NCAA Basketball

Final 1 2 Tot
27 44 71
30 22 52
9:00 AM PT10:00 AM MT11:00 AM CT12:00 PM ET5:00 PM GMT1:00 PM 北京时间10:00 AM MST12:00 PM EST, Feb 6, 2022
Capital One Arena, Washington, District of Columbia  Attendance: 5,575

Lucky and good, No. 15 Providence aims for more success vs. skidding Hoyas

It's better to be lucky than good, the old saying goes. But how about being both? That's been the formula for No. 15 Providence.

Projected to finish seventh in the Big East by the league's coaches, the Friars are on an enchanted carpet ride, leading the conference largely because of their remarkable ability to perform in the clutch. They are 13-0 in games decided by 10 or fewer points. The Friars don't overwhelm anyone. They just win.

On Sunday, Providence (19-2, 9-1) will try to extend two streaks, its own six-game run and the program-record 10-game skid of last-place Georgetown (6-14, 0-9), when the teams meet in Washington D.C.

On the analytics website, the Friars are ranked No. 1 in the nation in luck, a metric which quantifies the difference between actual and expected record, given a team's offensive and defensive efficiency.

After Providence topped Xavier on a 3-pointer with 1 second left by Jared Bynum on Jan. 26, coach Ed Cooley jokingly embraced the tag.

"We're a really lucky team," he said. "So you know what? We'll continue to be lucky and try to win the next game."

The Friars' extraordinary experience has helped them excel at the end of games. Of its top seven scorers, four are grad students, two are seniors and Bynum is a redshirt junior.

The Friars' finishing touch was evident in their last victory, 86-82 Tuesday at St. John's. The Red Storm led with 3:10 to play, but Bynum hit a 3-pointer to trigger an eight-point Providence run. Over the last 26 seconds, Al Durham sewed it up going 8 of 8 from the free-throw line.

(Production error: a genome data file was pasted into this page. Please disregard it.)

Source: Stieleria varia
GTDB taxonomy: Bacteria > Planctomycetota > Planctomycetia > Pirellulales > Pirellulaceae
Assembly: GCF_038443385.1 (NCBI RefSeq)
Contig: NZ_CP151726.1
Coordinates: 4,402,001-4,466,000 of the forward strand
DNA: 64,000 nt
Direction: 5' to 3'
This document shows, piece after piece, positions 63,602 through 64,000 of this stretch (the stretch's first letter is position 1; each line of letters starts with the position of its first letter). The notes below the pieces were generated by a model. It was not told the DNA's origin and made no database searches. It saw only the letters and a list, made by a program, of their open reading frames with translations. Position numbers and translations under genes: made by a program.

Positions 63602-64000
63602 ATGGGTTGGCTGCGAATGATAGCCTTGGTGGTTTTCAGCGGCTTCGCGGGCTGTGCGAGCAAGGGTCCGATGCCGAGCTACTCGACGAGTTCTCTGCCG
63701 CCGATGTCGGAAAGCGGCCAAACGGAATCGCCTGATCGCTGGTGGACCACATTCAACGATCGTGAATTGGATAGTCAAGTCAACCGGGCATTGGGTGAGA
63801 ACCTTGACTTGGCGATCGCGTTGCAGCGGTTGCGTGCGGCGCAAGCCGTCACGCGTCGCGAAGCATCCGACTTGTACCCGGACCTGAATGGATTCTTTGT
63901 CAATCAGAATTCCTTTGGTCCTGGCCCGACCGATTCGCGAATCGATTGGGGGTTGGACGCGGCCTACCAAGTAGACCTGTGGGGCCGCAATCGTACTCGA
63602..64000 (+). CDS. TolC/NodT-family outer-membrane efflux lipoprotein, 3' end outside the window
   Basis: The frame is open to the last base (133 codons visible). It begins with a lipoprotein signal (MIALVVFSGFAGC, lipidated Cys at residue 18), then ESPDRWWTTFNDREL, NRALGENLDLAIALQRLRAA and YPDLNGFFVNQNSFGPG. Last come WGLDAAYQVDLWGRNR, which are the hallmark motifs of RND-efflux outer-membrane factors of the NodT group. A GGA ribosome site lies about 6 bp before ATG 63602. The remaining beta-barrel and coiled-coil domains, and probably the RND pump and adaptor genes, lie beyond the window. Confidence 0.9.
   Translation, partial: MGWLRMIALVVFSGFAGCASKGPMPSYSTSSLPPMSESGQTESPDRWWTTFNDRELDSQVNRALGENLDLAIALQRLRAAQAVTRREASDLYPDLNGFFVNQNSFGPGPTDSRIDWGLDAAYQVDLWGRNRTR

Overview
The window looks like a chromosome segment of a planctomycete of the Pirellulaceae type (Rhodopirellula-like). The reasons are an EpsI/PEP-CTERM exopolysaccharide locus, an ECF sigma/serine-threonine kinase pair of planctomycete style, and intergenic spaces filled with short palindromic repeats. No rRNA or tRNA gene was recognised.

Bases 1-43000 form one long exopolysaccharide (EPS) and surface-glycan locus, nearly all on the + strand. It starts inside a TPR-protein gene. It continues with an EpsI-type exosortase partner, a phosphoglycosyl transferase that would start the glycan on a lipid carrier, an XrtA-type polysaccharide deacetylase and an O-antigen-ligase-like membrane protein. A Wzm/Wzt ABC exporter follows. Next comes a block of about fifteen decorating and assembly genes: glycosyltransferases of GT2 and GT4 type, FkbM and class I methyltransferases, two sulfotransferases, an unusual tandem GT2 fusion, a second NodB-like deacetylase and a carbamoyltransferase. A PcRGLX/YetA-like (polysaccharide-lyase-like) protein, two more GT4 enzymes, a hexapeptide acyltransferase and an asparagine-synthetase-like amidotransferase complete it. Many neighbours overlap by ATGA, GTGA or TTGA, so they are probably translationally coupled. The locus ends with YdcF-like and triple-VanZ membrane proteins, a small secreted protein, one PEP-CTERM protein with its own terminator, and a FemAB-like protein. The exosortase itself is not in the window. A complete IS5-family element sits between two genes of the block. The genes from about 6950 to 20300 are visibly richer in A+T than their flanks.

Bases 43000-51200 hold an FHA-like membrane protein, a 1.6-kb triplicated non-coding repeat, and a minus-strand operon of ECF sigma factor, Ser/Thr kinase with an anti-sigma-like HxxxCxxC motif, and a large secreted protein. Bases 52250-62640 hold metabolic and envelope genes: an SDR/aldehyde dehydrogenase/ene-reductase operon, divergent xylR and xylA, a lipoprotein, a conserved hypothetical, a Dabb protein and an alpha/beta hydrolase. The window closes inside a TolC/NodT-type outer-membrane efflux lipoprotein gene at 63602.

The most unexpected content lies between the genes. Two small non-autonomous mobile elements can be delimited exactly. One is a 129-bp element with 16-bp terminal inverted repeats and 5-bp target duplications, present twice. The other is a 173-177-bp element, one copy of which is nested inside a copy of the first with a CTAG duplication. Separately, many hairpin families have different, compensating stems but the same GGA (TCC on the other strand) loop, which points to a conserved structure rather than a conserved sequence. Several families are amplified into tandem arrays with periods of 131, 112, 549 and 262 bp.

Afterward, Cooley compared Durham, who started for three-plus years at Indiana, to a great closer in another sport.

"I love baseball and I'm a big Mariano Rivera fan," Cooley said. "You know, when he came in the game, it was just lights out. To have somebody who can make free throws down the stretch like that in this kind of environment, I mean that's priceless."

Two days later, St. John's traveled to Washington, D.C. and handed Georgetown a 90-77 defeat, extending the Hoyas' streak of futility to double-digits the longest in the 116-year history of the program.

Playing a Big East game for the first time since 1984 in their on-campus bandbox gym, the Hoyas hoped for a change of luck. But the Red Storm pulled away in the second half despite Donald Carey's career-high 23 points.

Georgetown's top scorer and rebounder, freshman Aminu Mohammed made just 1 of 13 shots, matching his career low with four points.

"I'm very confident in him. He's a warrior," Hoyas coach Patrick Ewing said. "He's got to learn when they have size on him what to do. They're coming over to collapse on him. Sometimes he's got to make the pass. Sometimes he's got to make the shot."

That broke a streak of six consecutive double-figure scoring performances for Mohammed.

Two weeks ago, these teams met at Providence. Carey and Kaiden Rice made a combined 10 of 16 shots from beyond the arc for Georgetown, but the Friars still won, 83-75.

--Field Level Media

Updated February 4, 2022

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